“You Can’t Tell a Cover by Its Book: Representative Book Covers by or Attributable to 'MA'”.
Seller ID: 1827 (2)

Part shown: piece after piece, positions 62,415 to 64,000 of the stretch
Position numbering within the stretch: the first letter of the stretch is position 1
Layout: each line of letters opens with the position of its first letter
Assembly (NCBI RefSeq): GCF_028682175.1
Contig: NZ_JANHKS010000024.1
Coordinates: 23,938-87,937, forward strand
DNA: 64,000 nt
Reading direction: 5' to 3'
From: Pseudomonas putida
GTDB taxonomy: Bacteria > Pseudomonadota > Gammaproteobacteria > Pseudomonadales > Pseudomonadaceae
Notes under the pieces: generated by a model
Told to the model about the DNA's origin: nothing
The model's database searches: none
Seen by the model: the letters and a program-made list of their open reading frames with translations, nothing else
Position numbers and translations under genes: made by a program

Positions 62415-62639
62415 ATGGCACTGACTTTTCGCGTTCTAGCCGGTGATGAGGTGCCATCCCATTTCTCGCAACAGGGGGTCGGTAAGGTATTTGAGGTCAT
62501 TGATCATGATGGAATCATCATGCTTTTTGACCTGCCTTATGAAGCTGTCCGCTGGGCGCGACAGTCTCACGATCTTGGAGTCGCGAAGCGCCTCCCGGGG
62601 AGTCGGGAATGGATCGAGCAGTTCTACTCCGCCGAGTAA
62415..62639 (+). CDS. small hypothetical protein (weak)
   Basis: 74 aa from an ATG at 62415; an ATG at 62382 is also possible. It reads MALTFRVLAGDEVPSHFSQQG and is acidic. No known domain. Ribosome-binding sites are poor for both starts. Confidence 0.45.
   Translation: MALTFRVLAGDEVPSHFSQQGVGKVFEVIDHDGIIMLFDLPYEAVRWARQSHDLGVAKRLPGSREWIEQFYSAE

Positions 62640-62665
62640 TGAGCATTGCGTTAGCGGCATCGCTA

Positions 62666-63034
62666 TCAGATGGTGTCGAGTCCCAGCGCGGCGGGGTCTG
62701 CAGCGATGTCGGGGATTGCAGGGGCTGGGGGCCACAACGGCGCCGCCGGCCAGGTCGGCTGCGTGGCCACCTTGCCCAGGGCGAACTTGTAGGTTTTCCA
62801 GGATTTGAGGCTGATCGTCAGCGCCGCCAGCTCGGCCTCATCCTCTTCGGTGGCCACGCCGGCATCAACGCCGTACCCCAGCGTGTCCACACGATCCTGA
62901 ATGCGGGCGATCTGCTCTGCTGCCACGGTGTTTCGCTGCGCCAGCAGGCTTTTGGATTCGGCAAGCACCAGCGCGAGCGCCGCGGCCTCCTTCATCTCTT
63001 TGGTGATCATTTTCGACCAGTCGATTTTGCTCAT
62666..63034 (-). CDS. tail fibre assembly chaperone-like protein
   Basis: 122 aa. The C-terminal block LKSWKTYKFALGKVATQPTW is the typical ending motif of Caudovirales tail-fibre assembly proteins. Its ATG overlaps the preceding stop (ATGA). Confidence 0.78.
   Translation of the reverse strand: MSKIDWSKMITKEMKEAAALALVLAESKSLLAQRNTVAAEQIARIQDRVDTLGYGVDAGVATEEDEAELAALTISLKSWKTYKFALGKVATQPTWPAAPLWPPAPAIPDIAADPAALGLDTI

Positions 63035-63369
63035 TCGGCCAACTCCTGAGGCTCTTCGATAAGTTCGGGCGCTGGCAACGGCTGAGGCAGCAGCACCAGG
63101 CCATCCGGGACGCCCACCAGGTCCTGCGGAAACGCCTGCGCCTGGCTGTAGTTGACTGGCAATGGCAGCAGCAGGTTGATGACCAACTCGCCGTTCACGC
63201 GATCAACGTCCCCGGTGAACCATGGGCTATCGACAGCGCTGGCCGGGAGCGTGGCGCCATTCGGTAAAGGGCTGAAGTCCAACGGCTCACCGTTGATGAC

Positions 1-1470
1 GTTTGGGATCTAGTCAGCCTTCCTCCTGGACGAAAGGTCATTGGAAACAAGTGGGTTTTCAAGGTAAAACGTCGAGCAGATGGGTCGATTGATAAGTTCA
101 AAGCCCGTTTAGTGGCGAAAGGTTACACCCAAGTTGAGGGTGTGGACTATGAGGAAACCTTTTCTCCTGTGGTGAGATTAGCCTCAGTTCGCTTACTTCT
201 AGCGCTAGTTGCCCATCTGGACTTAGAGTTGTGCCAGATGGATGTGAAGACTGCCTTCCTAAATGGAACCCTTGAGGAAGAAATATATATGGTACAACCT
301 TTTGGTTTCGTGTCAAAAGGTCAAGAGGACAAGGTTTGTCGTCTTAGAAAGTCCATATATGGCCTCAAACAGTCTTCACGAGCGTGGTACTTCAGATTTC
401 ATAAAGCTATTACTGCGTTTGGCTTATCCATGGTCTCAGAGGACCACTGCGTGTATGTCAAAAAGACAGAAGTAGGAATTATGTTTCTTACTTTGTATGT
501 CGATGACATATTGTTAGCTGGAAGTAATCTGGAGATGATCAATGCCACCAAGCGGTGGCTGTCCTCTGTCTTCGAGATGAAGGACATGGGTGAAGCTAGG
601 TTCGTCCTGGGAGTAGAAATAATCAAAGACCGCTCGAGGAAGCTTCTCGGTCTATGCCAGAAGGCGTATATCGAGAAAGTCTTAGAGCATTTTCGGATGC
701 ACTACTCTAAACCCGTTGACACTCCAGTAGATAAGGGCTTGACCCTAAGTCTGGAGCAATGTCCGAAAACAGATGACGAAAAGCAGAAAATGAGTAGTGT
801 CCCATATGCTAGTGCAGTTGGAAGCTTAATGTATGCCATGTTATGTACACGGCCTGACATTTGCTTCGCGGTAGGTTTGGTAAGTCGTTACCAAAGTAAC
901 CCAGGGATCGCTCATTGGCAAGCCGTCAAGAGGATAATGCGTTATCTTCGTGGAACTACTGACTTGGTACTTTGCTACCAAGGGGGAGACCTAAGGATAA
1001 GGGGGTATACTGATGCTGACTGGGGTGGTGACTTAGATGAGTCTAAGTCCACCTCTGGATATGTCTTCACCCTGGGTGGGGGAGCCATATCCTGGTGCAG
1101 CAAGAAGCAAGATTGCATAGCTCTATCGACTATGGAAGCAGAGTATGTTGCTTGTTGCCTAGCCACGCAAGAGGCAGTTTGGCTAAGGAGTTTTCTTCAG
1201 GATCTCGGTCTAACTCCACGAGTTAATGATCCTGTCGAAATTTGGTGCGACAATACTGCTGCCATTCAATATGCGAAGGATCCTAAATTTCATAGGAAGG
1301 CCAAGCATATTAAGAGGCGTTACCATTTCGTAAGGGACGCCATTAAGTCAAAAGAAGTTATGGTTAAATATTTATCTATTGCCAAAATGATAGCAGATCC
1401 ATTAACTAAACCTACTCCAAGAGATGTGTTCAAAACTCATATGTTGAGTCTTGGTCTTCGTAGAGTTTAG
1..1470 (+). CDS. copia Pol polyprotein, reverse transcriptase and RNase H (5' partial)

Four book covers designed in the art nouveau style by Margaret Armstrong for popular titles of the day (Van Dyke’s The Unknown Quantity, Fisherman’s Luck, Companionable Books, The Valley of Vision), matted to gallery standard in antique gilt frame (60 cm x 50 cm). Armstrong often signed her covers with the initials 'MA' fitted into the design. You Can't Tell a Cover by Its Book. At the turn of the century, in 1900, two principal designers of book covers and book decoration generally were Sarah Wyman Whitman (1842- 1904) and Margaret Armstrong (1867- 1944). In that year Whitman's career was coming to a close. Her cover designs and decorations had enhanced the work of Oliver Wendell Holmes, Celia Thaxter, and Sarah Orne Jewett-- friends and acquaintances of the busy Beacon Hill matron whose work in stained glass can be found in Harvard's Memorial Hall, keeping company with windows by Louis Comfort Tiffany; in Trinity Church, Boston; and in the Schlesinger Library at Radcliffe of which she was an early supporter. For the most part Whitman's design work was commissioned by the Boston firm Houghton Mifflin for whom she completed perhaps three hundred book covers, many for editions of classic American writers such as Henry Thoreau. Typically her designs exhibit a restrained, elegant interpretation of the Arts & Crafts style in which, as it were, she had been brought up. Margaret Armstrong's work as a designer, like Whitman's, was influenced by an association with L. C. Tiffany. While Whitman was commissioned to design stained glass windows for several important buildings and started the Lily Glassworks to produce decorative glass objects, Armstrong's father had at one time in his varied career worked for Tiffany as a stained glass designer. This influence finds expression in many of Whitman's and Armstrong's designs for book covers. As one commentator put it, "Like Whitman, Armstrong usually worked in a vocabulary of ornament, rarely producing a purely pictorial design." Armstrong's design for Van Dyke's Fisherman's Luck, for example, uses stylized images of fish decoratively, as elements comprising a sort of golden chain. Generally speaking, both Whitman and Armstrong decorated their covers rather than using illustration to advertise the book's contents. (This probably works better for some titles than for others-- it's hard to imagine, for example, a decorative Armstrong cover for Jack London's White Fang). Armstrong designed book covers for several publishers but did most of her work for Scribner's, producing for them upwards of 150 cover designs, many in the Art Nouveau style of the day featuring lush fruits and entwined vines. Often these images of a burgeoning Nature were framed or highlighted in bold gilt, producing an effect suggestive of a stained glass window. These stained glass covers enhanced the entire Scribner's series of books by Henry Van Dyke for which Armstrong was the sole designer. Van Dyke was an energetic churchman, professor, and occasional diplomat who also wrote popular books of enthusiastic piety even while serving as advisor to his friend and fellow Princetonian Woodrow Wilson. But in this case, at least, the cliche about telling a book by its cover has been turned on its head, for Armstrong's striking, glimmering cover designs remain as attractive and interesting as ever; whereas the books themselves, all the many volumes of industrious uplift produced by Van Dyke, have almost without exception long ago vanished from popular literary and theological fashion. References Charles B. Gullans. "Margaret Armstrong and American Trade Bindings." Library, UCLA, Los Angles, CA (1991) "Beauty for Commerce: Publishers' Bindings (1830- 1910)." Rare Books and Special Collections, Library, University of Rochester, Rochester, NY (n.d.)
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